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(ətăk`sēə), lack of coordination of the voluntary muscles resulting in irregular movements of the body. Ataxia can be brought on by an injury, infection, or degenerative disease of the central nervous system, e.g., syphilis, encephalitis, brain tumor, or multiple sclerosis. The term also designates a specific type of cerebral palsycerebral palsy
, disability caused by brain damage before or during birth or in the first years, resulting in a loss of voluntary muscular control and coordination. Although the exact cause is unknown, apparent predisposing factors include disease (e.g.
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The following article is from The Great Soviet Encyclopedia (1979). It might be outdated or ideologically biased.



a disturbance in the coordination of voluntary movements. The coordination of a number of muscle groups, which in turn depends on the activity of many parts of the brain (cerebellum, cortex, and so forth), is required for the proper and precise execution of movements and for the maintenance of balance in various body positions. Impulses from muscles, tendons, joints, and ligaments travel via the posterior columns of the spinal cord to the brain. Signals from the semicircular canals of the inner ear are very important for the coordination of movements.

Ataxia appears when there is a disease in one or more of the links in this system. Autonomic, cerebellar, frontal, and labyrinthic ataxias are distinguished according to the site of the condition. Static ataxia (disruption of balance when the person is standing) and locomotor ataxia (actual disruption of the coordination of movement) are distinguished according to clinical manifestations. Sensory ataxia is observed in disease of the peripheral nerves or of the posterior columns of the spinal cord. When the patient stands with his feet together and his eyes closed, his torso begins to sway. His gait is disrupted, and he moves slowly, looking at his feet and casting them far out to either side. In cerebellar ataxia (which affects the connections or structures of the cerebellum) the patient uses excessive space to execute movements; for example, in trying to touch an object, he brings his arm out too far (hypermetria). His speech loses coherence—he speaks loudly, then softly, dividing his words into syllables (scanning). When rising from a lying to a standing position without using his hands, the patient raises his legs instead of his torso. His gait resembles that of an inebriate. Frontal ataxia, which occurs with the disruption of frontal-cerebellar pathways, is similar to cerebellar ataxia in its manifestations. Labyrinthic ataxia is manifested in severe dizziness and horizontal nystagmus. The treatment of ataxia consists of eliminating the fundamental disease with which it is associated, doing therapeutic exercise, and aiding in the restoration of proper coordination of movement.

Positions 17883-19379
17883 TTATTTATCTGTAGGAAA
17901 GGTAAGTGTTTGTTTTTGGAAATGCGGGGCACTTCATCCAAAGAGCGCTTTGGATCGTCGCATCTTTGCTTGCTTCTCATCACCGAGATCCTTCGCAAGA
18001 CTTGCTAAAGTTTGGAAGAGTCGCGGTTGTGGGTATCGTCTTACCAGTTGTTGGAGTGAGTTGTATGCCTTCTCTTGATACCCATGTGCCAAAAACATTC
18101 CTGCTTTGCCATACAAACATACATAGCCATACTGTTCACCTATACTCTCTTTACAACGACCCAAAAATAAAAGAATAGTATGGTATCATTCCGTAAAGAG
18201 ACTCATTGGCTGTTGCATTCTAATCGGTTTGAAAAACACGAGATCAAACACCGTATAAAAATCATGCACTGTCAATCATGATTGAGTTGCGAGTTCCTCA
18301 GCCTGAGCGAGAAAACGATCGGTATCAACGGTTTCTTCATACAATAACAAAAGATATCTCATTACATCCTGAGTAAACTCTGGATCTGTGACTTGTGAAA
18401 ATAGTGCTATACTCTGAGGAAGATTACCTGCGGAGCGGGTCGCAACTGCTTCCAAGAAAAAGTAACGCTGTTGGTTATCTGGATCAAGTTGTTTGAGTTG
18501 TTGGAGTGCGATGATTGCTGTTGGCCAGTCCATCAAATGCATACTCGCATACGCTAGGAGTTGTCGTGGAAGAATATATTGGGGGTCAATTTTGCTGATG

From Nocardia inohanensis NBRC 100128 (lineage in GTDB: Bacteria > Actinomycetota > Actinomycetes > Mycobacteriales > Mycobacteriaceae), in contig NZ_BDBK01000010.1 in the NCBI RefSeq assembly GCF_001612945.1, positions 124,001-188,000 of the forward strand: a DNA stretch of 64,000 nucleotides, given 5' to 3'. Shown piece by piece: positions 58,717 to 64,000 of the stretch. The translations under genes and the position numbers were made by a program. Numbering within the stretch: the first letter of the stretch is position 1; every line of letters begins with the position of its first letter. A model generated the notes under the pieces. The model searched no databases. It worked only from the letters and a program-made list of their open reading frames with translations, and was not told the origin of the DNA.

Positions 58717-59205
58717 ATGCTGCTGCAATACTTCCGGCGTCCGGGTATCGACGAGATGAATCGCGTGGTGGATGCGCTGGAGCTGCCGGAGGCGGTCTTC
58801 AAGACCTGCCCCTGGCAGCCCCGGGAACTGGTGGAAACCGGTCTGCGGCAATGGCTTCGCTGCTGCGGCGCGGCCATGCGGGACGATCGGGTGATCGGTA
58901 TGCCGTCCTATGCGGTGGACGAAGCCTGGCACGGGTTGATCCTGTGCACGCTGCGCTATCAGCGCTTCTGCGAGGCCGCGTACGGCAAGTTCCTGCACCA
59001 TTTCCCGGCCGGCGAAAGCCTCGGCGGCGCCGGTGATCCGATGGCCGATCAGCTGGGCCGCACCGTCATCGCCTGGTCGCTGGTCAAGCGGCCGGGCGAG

Mnogotomnoe rukovodstvo po nevrologii, vol. 7. Edited by S. N. Davidenkov. Moscow, 1960. Page 217.
Davidenkov, S. N. Klinicheskie lektsii po nervnym bolezniam, issue 4. Leningrad, 1961.


The Great Soviet Encyclopedia, 3rd Edition (1970-1979). © 2010 The Gale Group, Inc. All rights reserved.


Lack of muscular coordination due to any of several nervous system diseases.
McGraw-Hill Dictionary of Scientific & Technical Terms, 6E, Copyright © 2003 by The McGraw-Hill Companies, Inc.


, ataxy
Pathol lack of muscular coordination
Collins Discovery Encyclopedia, 1st edition © HarperCollins Publishers 2005
References in periodicals archive ?
Following these symptoms, ataxic gait, dysarthria, dysphagia, and diplopia can develop.
On June 23, 2011, a repeated MRI showed significant improvement in the contrast-enhancing lesions in the pons (Figure 4, B and D); however, the patient continued to have complaints of a glovelike paresthesia and had an ataxic gait. Methotrexate 15 mg weekly was initiated to accompany prednisone 20 mg every other day.
She had ataxic gait and bilateral retinal hemorrhages.
The typical ataxic gait is lurching and unsteady, like that of a drunk person, with feet widely placed.
One difference is that these symptoms rarely occur singularly and are often accompanied by autonomic involvement, such as orthostatic hypotension, or cerebellar involvement, such as ataxic gait. Further, the classic pill-rolling rest tremor is rarely present in MSA.
Three days later he presented to the emergency department of the medical center complaining of severe occipital headache, slurred speech, ataxic gait, left drift, and lack of coordination.
The reason for this is children with Angelman's walk with a stiff, ataxic gait with their arms upright, thus resembling a puppet on strings.
His other medical problems included chronic alcoholism, ataxic gait, diarrhea, and episodic depression.
We found that the patient was able to move with broad-based and ataxic gait by unilateral support on a flat surface.
He complained of progressive spastic paraparesis and ataxic gait. He required assistance while walking.